You might be looking at this article and thinking, "Why on earth would I need to know what to do with an oil spill in a kitchen?" Well, being ready for such a mess could save your bacon! If you have a system in place, spills are less likely to occur; if they do, you won't be flapping about.
We've all dealt with it, that horrific moment when oil spills everywhere. And guess what? It's never when you're twiddling your thumbs with nothing to do. One second, everything's okay; the next, you've got a kitchen that looks like a greasy version of a Pollock painting. If you're lucky, there's a drain nearby. But even that can lead to other problems, like fat, oil, and grease solidifying and blocking your pipes.
So, that frying oil you use daily? It's not just a necessity for your fish and chips. It's a hazard in disguise. Grease spills are real and can be a proper nuisance if you're unprepared. If a grease spill happens in your kitchen, here's the lowdown on what to do.
Firstly, don't lose your rag.
Work out where the leak or spill is coming from
Oil spills can pop up from a load of different places. Maybe your coworker may have had a wobble and spilt a bucket on the way to the oil waste bin outside. Or your filtration tank has a leak in it. Spotting potential leaks before they happen is vital to keeping oil spills from becoming an indoor oil slick.
Once you've figured out where the spill is coming from, you're on your way to sorting it out.
Cordon off the spill area
Oil spreads like wildfire, so you'll want to get a move on and secure the area where the spill first occurred. Grab something solid and flexible, like a garden hose and encircle the spill to stop it from spreading. Next, let everyone know - staff and customers alike - to be careful around the spill area. Throw up some caution signs for liability's sake. You've got a responsibility to look after your team and patrons.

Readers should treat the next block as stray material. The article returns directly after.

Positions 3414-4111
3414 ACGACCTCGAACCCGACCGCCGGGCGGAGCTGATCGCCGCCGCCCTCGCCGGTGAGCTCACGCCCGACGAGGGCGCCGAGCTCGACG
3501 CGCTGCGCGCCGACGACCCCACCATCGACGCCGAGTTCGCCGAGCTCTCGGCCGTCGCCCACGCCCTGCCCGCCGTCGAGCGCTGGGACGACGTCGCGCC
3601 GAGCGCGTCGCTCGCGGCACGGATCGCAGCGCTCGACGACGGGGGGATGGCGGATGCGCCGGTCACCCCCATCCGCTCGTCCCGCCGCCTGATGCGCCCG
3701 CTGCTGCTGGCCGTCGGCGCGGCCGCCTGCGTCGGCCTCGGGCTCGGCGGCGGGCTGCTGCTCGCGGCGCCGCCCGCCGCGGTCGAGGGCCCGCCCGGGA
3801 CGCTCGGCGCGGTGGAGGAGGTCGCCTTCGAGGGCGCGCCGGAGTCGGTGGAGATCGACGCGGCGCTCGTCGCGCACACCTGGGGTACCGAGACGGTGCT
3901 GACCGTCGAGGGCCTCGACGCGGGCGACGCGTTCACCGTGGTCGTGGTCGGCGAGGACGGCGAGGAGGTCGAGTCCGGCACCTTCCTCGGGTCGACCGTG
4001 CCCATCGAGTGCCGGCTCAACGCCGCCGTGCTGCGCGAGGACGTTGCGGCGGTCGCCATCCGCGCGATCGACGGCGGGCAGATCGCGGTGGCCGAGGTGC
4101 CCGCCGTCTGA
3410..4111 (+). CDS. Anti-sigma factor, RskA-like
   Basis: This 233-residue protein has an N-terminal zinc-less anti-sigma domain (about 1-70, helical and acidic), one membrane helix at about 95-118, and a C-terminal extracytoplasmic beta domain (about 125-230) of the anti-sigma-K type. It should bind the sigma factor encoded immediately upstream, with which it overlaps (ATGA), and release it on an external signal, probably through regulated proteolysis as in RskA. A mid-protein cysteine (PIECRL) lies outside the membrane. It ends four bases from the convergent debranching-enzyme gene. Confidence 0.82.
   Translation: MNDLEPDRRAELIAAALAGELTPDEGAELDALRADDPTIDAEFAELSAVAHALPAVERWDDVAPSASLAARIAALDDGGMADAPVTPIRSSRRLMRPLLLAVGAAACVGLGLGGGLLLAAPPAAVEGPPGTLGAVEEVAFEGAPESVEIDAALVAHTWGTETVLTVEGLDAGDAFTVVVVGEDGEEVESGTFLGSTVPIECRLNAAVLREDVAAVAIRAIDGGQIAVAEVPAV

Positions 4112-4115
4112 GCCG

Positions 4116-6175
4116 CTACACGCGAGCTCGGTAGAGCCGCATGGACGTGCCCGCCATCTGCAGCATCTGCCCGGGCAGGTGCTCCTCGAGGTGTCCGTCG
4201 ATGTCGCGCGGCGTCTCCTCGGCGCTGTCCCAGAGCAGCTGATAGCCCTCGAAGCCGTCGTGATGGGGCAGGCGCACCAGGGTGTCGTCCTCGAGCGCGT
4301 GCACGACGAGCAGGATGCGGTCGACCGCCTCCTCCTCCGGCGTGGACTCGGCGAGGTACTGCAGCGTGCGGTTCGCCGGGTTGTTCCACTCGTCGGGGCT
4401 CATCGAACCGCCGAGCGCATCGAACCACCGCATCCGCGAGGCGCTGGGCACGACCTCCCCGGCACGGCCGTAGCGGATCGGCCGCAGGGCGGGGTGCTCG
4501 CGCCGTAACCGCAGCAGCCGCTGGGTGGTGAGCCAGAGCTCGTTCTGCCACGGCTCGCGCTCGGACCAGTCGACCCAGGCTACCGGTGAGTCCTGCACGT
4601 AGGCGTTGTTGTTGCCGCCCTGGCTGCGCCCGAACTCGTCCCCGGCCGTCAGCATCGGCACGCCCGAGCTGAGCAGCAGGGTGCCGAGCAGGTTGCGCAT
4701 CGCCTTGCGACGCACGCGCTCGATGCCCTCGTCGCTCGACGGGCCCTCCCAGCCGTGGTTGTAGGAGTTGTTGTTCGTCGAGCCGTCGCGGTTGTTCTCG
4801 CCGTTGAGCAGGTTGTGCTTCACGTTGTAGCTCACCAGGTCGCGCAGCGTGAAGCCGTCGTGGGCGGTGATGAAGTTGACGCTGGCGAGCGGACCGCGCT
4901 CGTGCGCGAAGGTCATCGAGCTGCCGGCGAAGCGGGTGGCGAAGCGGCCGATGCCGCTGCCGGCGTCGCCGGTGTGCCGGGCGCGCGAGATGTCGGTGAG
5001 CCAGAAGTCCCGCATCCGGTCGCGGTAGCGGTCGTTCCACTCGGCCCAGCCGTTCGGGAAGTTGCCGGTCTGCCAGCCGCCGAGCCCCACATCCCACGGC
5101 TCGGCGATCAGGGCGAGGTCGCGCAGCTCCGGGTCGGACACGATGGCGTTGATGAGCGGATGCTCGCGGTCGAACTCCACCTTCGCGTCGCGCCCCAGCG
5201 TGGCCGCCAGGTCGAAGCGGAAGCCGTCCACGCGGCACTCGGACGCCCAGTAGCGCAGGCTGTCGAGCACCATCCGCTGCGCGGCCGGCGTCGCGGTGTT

Start the mop-up operation
Now it's time to get your hands dirty. Grab some flour it's perfect for drying up the oil because it has a high absorbency and will soak the oil up quickly. Don't skimp on the flour - the more, the better. Once the oil's turned into a paste, let it sit before scraping it into the bin.
Give the area a good scrub
You're almost there. Once you've binned the soaked-up spill, you need to clean the area properly. Even though you've scraped up the floury oil, there might be some residue left on the ground that could stain or make the area slippy. Plus, if you leave any grease, it'll start to smell after a short period.
To sort this:
- Get your hands on some Ceres Natural Degreaser and cover the affected area liberally.
- Pour over hot water and scrub the area with a brush.
- Mop it up with some fresh hot water and dry it.
- This method should suffice until you give the kitchen a complete clean-down at the end of the shift.
Bob's your uncle; you're back in business!
If you had to scrape the oil down the drain, mix up ten litres of hot water and 500g of Ceres Natural Degreaser and give it a good pour. This extra step will help reduce any problems with the drain.